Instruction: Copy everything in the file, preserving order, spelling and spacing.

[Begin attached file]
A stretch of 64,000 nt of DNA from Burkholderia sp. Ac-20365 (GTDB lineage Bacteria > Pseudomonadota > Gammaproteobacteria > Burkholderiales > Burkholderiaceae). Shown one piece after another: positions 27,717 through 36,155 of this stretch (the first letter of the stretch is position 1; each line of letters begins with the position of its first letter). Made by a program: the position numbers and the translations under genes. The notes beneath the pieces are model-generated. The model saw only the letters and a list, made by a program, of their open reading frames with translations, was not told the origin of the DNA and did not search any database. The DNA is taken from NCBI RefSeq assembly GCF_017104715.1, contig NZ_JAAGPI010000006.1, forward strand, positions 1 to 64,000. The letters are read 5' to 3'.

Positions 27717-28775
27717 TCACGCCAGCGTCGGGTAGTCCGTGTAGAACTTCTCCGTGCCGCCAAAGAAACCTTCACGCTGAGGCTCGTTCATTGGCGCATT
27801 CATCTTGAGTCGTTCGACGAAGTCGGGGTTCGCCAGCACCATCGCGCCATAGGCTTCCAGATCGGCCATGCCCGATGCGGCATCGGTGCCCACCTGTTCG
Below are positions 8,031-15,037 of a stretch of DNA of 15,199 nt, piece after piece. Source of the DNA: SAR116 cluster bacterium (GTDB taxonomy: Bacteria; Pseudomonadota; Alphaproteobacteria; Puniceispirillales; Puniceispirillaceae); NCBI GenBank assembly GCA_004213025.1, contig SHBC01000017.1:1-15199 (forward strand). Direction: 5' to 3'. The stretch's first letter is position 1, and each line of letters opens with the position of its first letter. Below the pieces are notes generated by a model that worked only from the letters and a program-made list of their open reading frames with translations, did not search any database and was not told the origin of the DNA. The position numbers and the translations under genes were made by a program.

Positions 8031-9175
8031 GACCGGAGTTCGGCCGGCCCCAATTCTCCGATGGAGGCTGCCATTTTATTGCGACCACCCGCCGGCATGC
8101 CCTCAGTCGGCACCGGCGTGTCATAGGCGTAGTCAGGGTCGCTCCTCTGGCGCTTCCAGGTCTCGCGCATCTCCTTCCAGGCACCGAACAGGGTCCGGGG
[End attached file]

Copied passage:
A stretch of 64,000 nt of DNA from Burkholderia sp. Ac-20365 (GTDB lineage Bacteria > Pseudomonadota > Gammaproteobacteria > Burkholderiales > Burkholderiaceae). Shown one piece after another: positions 27,717 through 36,155 of this stretch (the first letter of the stretch is position 1; each line of letters begins with the position of its first letter). Made by a program: the position numbers and the translations under genes. The notes beneath the pieces are model-generated. The model saw only the letters and a list, made by a program, of their open reading frames with translations, was not told the origin of the DNA and did not search any database. The DNA is taken from NCBI RefSeq assembly GCF_017104715.1, contig NZ_JAAGPI010000006.1, forward strand, positions 1 to 64,000. The letters are read 5' to 3'.

Positions 27717-28775
27717 TCACGCCAGCGTCGGGTAGTCCGTGTAGAACTTCTCCGTGCCGCCAAAGAAACCTTCACGCTGAGGCTCGTTCATTGGCGCATT
27801 CATCTTGAGTCGTTCGACGAAGTCGGGGTTCGCCAGCACCATCGCGCCATAGGCTTCCAGATCGGCCATGCCCGATGCGGCATCGGTGCCCACCTGTTCG
Below are positions 8,031-15,037 of a stretch of DNA of 15,199 nt, piece after piece. Source of the DNA: SAR116 cluster bacterium (GTDB taxonomy: Bacteria; Pseudomonadota; Alphaproteobacteria; Puniceispirillales; Puniceispirillaceae); NCBI GenBank assembly GCA_004213025.1, contig SHBC01000017.1:1-15199 (forward strand). Direction: 5' to 3'. The stretch's first letter is position 1, and each line of letters opens with the position of its first letter. Below the pieces are notes generated by a model that worked only from the letters and a program-made list of their open reading frames with translations, did not search any database and was not told the origin of the DNA. The position numbers and the translations under genes were made by a program.

Positions 8031-9175
8031 GACCGGAGTTCGGCCGGCCCCAATTCTCCGATGGAGGCTGCCATTTTATTGCGACCACCCGCCGGCATGC
8101 CCTCAGTCGGCACCGGCGTGTCATAGGCGTAGTCAGGGTCGCTCCTCTGGCGCTTCCAGGTCTCGCGCATCTCCTTCCAGGCACCGAACAGGGTCCGGGG